• Flight and engine control to be inspected for proper installation and operation
  • Batteries to be checked for proper installation and charge
  • All systems to be examined for proper installation, the security of attachment, apparent defects, and general condition

Engine and Nacelle Group:

  • Engine system to be inspected for evidence of excessive fuel, oil, or hydraulic leakage
  • Studs and nuts to be checked for apparent defects and proper torque
  • Internal engine to be examined for cylinder compression, sump drain plugs, and foreign matter or metal particles on the screens. For weak cylinder compression, check the internal tolerances and internal condition
  • Engine mount to be checked for looseness of mounting or cracks
  • Flexible vibration dampeners to be examined for signs of deterioration and condition
  • Engine control to be inspected for defects, proper safetying, and adequate travel
  • Lines, clamps, and hoses to be checked for leaks, state, and looseness
  • Exhaust stacks to be examined for appropriate attachment, defects, or cracks
  • Accessories to be checked for deficiencies in the security of mounting
  • All systems to be examined for proper installation, secure attachment, and general condition defects
  • Cowling to be inspected for defects or cracks
  • Ground run-up and functional to review all powerplant systems and control for accuracy of response. Instruments to be checked for proper indication and operation.

Landing Gear Group:

  • All units to be inspected for the security of attachment and condition
  • Oleo fluid level of the shock-absorbing devices should be checked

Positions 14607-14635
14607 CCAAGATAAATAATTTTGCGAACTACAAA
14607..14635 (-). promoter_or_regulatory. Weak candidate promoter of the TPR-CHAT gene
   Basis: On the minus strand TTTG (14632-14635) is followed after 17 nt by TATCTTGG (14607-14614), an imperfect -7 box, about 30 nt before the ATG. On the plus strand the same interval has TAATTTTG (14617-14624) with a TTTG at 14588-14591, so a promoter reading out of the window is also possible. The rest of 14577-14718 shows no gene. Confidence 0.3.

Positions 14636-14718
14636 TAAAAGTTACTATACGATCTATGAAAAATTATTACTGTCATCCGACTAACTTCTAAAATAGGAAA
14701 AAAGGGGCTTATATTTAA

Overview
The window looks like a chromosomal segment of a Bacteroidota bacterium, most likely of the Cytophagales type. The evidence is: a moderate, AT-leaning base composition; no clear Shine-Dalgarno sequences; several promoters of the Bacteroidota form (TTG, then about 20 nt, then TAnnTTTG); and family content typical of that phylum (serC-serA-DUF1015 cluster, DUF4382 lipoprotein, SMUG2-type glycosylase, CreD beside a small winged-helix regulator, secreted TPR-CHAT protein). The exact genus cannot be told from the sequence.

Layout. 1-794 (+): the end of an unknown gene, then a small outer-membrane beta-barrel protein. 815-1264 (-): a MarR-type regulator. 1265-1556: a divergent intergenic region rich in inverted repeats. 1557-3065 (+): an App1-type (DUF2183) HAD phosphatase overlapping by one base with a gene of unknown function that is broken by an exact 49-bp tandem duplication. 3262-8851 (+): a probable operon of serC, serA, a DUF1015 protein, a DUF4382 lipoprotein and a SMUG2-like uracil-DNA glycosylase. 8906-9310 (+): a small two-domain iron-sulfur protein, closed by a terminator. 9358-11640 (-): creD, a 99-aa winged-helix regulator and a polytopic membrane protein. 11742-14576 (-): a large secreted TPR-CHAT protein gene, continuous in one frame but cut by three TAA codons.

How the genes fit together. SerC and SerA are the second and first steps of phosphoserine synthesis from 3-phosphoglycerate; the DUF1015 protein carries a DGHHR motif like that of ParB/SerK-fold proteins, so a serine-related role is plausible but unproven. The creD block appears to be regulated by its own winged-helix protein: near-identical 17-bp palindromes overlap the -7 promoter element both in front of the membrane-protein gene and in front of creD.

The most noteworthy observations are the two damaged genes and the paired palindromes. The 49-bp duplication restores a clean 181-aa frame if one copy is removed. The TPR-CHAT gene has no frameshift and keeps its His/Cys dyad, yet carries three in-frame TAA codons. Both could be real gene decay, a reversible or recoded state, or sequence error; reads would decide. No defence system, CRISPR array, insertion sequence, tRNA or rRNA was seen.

• Check for distortion, fatigue, and excessive or undue wear on trusses, linkage, and members
  • Inspect the locking and retracting mechanism for proper functioning
  • Inspect for any leakage in the hydraulic lines
  • Check the electrical system for the appropriate functioning of switches and chafing
  • Examine the wheels for the condition of bearings for cracks and defects
  • Check for any wears or cuts in the tires
  • Brakes should have proper adjustment
  • Floats and skis should be checked for apparent defects and security of attachment

Wing and Center Section: 

  • All component should be in proper condition and secure
  • There should be no distortion or deterioration of the fabric and skin
  • Check for cracks and bends in the internal structure
  • Movable surfaces should be free of damage or obvious defects
  • Control mechanism should have freedom of movement
  • Control cables should have proper tension and fraying

Empennage Group:

  • Fixed surfaces should be inspected for the security of attachment, loose fasteners, and any damages
  • Movable control surfaces should be inspected for skin distortion, loose fasteners or fabric, and apparent defects
  • Material or skin should be checked for deterioration, tears, abrasion, or cuts

Propeller Group: 

  • Propeller assembly should be inspected for cracks, oil leakage, and bends
  • Bolts should have proper torque and no defects
  • Control mechanisms should function adequately, travel, and securely mounted

Communication and Navigation Group

  • Radio and Electronic Equipment should have secure mounting and proper installation
  • Wire and conduits must be checked for secure support, adequate routing, and any defects
  • Bonding and shielding should be checked for condition and installation
  • Autopilot system should be inspected for proper functioning, the security of attachment, and general condition

Ensure Your Aircraft is Airworthy

As the owner or operator of an aircraft, you need to ensure that it is airworthy at all times. Follow the FAA and FAR guidelines for inspection and preventive maintenance. Let your profit soar!